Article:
Tuesday, December 05, 2006

Pit Bull Decries Ejection From Preschool Blood Drive

Requests to "taste pick lines" nothing out of ordinary, say Pit Bull advocates

Donny: Claims white blood-cell

technology is a legitimate energy
source. "We are a breed of peace,"
he says.

New York-- Citing a "destructive and bigoted atmosphere of breedism," an area pit bull went on the offensive to set the record straight: that pit bull dogs are a "breed of peace."

In this case, the profiling target was an American canine, who was ejected from an awareness-raising blood drive in the New York area that involved preschoolers giving token amounts of blood.

5-year-old Donny, a fawn-colored Pit with lockable tempular mandibular joints, announced that he was being "targeted and profiled," primarily because his breed routinely disembowels defenseless infants, unwitting babysitters, and the occasional horrified quadriplegic. Donny himself admits to only one unprovoked killing, but specifies that he "lock-jowled the child's head under water for a full ninety-seconds" before actually eviscerating its torso and ticker-taping its intestinal contents around the room.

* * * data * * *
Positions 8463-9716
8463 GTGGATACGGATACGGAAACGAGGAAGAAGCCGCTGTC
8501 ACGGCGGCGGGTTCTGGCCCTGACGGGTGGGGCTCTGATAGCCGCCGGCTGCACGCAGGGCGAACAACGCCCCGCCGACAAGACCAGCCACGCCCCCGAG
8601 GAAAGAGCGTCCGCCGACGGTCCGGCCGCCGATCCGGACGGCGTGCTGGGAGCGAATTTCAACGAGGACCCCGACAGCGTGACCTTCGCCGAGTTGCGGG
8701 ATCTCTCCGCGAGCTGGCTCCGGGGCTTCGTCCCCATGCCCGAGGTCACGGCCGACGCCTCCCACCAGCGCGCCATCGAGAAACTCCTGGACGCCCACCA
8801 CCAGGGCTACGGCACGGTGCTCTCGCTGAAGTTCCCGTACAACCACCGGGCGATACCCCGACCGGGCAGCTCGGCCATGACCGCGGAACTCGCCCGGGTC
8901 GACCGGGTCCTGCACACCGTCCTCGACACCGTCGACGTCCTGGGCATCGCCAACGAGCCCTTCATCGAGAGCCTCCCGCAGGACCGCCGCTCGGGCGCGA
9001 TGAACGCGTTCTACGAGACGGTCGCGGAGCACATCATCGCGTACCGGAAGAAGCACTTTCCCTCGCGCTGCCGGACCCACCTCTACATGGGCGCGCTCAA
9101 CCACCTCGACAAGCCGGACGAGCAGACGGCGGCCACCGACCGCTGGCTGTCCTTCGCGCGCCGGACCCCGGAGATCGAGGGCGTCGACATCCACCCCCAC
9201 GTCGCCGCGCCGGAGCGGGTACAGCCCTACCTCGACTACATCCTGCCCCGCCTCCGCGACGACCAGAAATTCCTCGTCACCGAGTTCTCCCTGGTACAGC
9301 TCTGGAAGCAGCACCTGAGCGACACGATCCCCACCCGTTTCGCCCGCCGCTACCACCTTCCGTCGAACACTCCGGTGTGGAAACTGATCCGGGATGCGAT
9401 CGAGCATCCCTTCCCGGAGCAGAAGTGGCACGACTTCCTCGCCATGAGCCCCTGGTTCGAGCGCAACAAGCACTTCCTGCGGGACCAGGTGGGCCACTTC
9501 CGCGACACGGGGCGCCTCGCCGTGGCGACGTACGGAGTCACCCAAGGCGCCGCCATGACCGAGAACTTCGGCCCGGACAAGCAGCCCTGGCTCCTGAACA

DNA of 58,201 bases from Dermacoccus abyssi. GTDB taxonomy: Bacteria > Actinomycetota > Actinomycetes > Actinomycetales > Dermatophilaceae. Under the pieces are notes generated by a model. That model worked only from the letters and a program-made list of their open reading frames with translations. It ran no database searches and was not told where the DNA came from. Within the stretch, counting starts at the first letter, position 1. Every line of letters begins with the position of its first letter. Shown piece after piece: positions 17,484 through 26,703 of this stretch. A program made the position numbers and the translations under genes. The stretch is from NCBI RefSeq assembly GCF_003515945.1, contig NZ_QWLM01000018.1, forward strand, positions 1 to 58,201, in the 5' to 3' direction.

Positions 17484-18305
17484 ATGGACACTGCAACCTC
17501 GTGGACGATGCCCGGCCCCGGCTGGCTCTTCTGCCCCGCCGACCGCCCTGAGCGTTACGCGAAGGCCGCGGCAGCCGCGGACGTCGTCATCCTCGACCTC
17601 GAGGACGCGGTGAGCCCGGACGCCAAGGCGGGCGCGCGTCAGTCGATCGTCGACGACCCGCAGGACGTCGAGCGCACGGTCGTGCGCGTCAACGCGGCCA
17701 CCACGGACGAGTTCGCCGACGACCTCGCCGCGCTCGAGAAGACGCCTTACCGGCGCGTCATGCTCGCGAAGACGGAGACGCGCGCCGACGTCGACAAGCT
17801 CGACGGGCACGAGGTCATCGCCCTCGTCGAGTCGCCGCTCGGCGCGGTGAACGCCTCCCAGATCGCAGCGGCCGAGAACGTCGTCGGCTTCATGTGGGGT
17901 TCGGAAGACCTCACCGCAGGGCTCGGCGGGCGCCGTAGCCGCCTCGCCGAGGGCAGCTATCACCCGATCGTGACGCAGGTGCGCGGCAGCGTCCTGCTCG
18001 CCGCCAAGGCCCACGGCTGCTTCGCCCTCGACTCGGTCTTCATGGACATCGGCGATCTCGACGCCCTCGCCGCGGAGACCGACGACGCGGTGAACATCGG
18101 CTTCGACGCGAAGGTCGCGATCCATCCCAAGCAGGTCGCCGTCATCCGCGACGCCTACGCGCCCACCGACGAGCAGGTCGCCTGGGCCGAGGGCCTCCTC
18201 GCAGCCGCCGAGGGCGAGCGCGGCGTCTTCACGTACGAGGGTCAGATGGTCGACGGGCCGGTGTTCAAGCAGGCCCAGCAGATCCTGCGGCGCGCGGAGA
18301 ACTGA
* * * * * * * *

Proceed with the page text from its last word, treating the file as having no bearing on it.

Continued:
"So they've got my sense of humanity all wrong," he said. "It's not like we don't have puppies and mates. I killed and ate mine, but that's not the point. The point is, judging my motivations based upon my requests alone is just plain wrong and unjust. And I deserve better. I deserve to have my grievances see the light of day."

Some bystanders say the dog was "actively salivating within striking distance" of one 5-year-old philanthropist with a coagulated pick line. Others claim that an atmosphere of "substantial phobic hallucination" is driving an open bias against pit bull dogs.

"They just can't win," said one observer. "People see and hear what they want to see and hear. If they want to focus on the chronicled scores of unattached limbs, muted cried for help, and the utter vascular horrors of a blood-soaked living-room carpet, then that's what they'll focus on. No one ever reports on the good these dogs occasionally do."

Developing . . .

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